wed 21/11/2018

Lost Treasures of Strawberry Hill review - a brave attempt to recreate an important collection | reviews, news & interviews

Lost Treasures of Strawberry Hill review - a brave attempt to recreate an important collection

Lost Treasures of Strawberry Hill review - a brave attempt to recreate an important collection

150 items returned to their Gothic Revival home

Strawberry Hill HousePhotographs by Kilian O'Sullivan

It took 24 days to sell off the 4,000 items which Horace Walpole had amassed during 50 years of avid collecting. He bought a modest property beside the Thames in Twickenham in 1749 and, by 1790, had extended and transformed it into a fairy tale summer palace where he could throw lavish parties and show off his collection to friends and visitors.

With its towers, slender turrets and decorative chimneys, Strawberry Hill is a Gothic revival fantasy. The design was cobbled together by Walpole with the help of the artist Richard Bentley and the amateur architect John Chute. Ideas were gleaned from various sources; the canopied niches of the Gallery, for instance, were borrowed from a tomb in Canterbury Cathedral while the fan-vaulted ceiling was copied from the side aisle of Henry VII’s chapel in Westminster Abbey (the Gallery pictured in final image). 

Lost Treasures of Strawberry HillA £10 million grant has paid for the recent restoration of the house; but it was conceived largely as a theatrical backdrop for the collection so, despite the splendour of the newly gilded ceilings and silk-lined walls, it cries out to be filled with artefacts. Lost Treasures of Strawberry Hill is an ambitious attempt to recreate this former glory by reuniting as many of the artworks as possible. Knowing that his collection would probably be dispersed after his death, Walpole catalogued every item and made detailed drawings of the layout of each room. This information provided an invaluable starting point for curators Michael Snodin and Silvia Davoli, who have spent five years tracking down key works and arranging for their temporary return to Strawberry Hill. 

The exhibition comprises some 150 items, many of them portraits of Walpole and his extended family. In 1741, while in Venice on the Grand Tour, Walpole sat for Rosalba Carriera; her pastel (pictured above right) shows him as a rather diffident young man with a Cupid’s bow mouth set in an elongated face. Her lightness of touch is weighed down, though, by the elaborately carved and gilded frame that surrounds the picture.

In the Great Parlour there is a portrait of Walpole’s father, Sir Robert, who, as Britain’s first Prime Minister, looks altogether more serious and substantial than his son. Beside Robert hangs his wife, Catherine Shorter, who was considered a great beauty, and his mistress, Maria Skerret, with whom he spent more and more time and would later marry. In 1780, Walpole commissioned Joshua Reynolds to paint his great nieces, The Ladies Walgrave as the Three Graces (pictured below left). Reynolds portrays them sitting round a table sewing; but with their powdered wigs, rouged cheeks and white dresses they look rather solemn and sepulchral and have been likened to the Fates.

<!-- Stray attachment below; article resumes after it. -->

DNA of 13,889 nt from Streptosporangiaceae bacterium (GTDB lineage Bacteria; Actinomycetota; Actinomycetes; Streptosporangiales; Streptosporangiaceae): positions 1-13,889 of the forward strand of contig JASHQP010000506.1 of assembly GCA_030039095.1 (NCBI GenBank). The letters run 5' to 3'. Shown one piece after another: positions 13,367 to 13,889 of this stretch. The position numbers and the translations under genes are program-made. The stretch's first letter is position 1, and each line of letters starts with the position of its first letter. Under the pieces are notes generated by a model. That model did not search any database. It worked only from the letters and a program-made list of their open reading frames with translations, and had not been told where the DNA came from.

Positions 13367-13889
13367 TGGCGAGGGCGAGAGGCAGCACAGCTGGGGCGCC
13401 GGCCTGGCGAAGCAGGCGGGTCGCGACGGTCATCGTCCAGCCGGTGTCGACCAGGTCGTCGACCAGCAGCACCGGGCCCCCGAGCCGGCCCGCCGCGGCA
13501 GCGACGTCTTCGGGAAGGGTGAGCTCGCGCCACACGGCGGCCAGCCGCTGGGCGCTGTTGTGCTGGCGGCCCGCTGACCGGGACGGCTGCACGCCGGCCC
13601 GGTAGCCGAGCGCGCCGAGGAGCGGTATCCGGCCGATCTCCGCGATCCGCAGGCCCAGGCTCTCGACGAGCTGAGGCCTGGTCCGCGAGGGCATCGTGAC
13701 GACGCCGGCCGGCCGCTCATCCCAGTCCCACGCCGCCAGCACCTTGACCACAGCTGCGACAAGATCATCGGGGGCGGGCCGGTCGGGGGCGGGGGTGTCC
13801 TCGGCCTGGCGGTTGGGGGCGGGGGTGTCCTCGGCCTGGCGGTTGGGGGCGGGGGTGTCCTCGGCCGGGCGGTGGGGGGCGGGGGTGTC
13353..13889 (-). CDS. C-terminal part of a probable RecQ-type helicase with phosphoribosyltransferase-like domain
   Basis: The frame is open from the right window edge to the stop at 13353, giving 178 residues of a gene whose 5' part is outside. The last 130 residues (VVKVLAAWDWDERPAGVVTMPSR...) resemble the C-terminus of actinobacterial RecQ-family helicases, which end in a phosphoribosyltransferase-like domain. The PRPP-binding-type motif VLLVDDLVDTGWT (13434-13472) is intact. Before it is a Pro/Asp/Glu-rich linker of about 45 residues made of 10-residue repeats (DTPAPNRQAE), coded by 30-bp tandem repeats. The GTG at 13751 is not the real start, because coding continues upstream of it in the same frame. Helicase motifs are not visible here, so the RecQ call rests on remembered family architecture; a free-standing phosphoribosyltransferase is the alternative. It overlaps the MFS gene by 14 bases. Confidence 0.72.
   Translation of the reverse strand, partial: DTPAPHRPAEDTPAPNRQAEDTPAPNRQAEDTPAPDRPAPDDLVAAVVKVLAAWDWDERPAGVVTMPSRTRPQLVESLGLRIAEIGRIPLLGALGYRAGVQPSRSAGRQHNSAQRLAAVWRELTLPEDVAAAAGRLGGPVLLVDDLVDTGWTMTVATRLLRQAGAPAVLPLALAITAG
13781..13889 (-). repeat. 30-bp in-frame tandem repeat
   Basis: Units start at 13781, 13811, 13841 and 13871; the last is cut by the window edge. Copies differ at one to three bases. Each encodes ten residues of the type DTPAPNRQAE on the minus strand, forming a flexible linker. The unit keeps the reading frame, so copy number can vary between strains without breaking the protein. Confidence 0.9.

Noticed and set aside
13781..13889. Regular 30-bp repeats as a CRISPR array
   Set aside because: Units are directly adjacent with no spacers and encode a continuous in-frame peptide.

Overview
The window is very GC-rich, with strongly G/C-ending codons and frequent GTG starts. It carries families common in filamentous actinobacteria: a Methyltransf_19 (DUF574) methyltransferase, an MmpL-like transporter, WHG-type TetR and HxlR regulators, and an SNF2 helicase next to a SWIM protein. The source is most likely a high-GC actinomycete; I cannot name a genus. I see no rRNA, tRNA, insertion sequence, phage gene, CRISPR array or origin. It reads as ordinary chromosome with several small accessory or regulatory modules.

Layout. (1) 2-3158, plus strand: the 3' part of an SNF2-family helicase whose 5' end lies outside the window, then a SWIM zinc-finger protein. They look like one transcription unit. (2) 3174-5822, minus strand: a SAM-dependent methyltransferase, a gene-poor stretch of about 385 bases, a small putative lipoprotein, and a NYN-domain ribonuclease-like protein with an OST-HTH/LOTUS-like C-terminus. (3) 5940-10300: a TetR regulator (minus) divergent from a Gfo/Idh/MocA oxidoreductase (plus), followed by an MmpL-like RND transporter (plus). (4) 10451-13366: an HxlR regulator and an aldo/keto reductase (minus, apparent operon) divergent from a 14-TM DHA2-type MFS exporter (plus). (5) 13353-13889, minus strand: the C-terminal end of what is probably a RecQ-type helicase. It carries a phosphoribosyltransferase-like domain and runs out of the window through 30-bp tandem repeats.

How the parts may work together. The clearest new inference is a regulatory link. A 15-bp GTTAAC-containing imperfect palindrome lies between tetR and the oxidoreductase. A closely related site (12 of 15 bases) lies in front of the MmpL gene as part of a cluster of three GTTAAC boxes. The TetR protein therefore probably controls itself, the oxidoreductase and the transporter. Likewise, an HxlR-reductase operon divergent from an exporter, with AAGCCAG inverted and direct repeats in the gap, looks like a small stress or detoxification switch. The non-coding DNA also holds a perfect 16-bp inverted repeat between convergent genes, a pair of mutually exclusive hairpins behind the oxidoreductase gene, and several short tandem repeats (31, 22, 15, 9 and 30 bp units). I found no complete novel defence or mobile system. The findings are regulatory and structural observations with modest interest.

Lost Treasures of Strawberry HillOne of the gems of the collection is a portrait by Anthony van Dyck of the Percy sisters: Lady Dorothy, Countess of Leicester, and Lady Lucy, Countess of Carlisle. Walpole bought the picture at auction for 29 guineas and considered it one of his “Principle Curiosities”. Another favourite was Portrait of a Young Man as a Shepherd, 1658-60, by Peter Lely. Walpole was fascinated by the back story to his pictures and (wrongly) thought that this languidly beautiful youth was the poet-prodigy, Abraham Cowley. There’s no doubt about the identity of Sarah Malcolm, a serial killer whom William Hogarth painted in prison shortly before her execution in 1733. Rather than demonising her, he shows her sitting at a table looking remarkably composed and resilient.

The Tribune, a vaulted room with a gilded ceiling, was named after the Medici’s cabinet of treasures in the Uffizi Gallery in Florence and contained many of Walpole’s “Principle Curiosities”. Among his many beautiful miniatures are Nicholas Hilliard’s exquisite portrait of Sir Francis Drake and a delicate likeness of Katherine Howard by Hans Holbein. In a nearby cabinet is one of the oddest items on display: a lace cravat carved out of limewood by Grinling Gibbon, which Walpole actually wore to receive important guests along with some decorative gauntlets supposedly owned by James I.Lost Treasures of Strawberry HillLarge gaps in the cabinet remind one of how much is missing from the display, though. Walpole filled every inch of wall with paintings, drawings and prints and every nook and cranny with sculpture, carvings, furniture, porcelain, armour and an array of archaeological finds and historical curios. Despite the curators’ best efforts, the majority are still at large and many of the rooms feel empty and forlorn. The lighting is especially terrible, so you need a lively imagination to conjure the excitement generated among visitors by the mysteries of candle light; and no amount of gilding and fine silk can make up for the absence of so many odd and interesting artefacts.

 

 
Knowing that his collection would probably be dispersed after his death, Walpole catalogued every item and made detailed drawings of the layout of each room

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Editor Rating: 
3
Average: 3 (1 vote)

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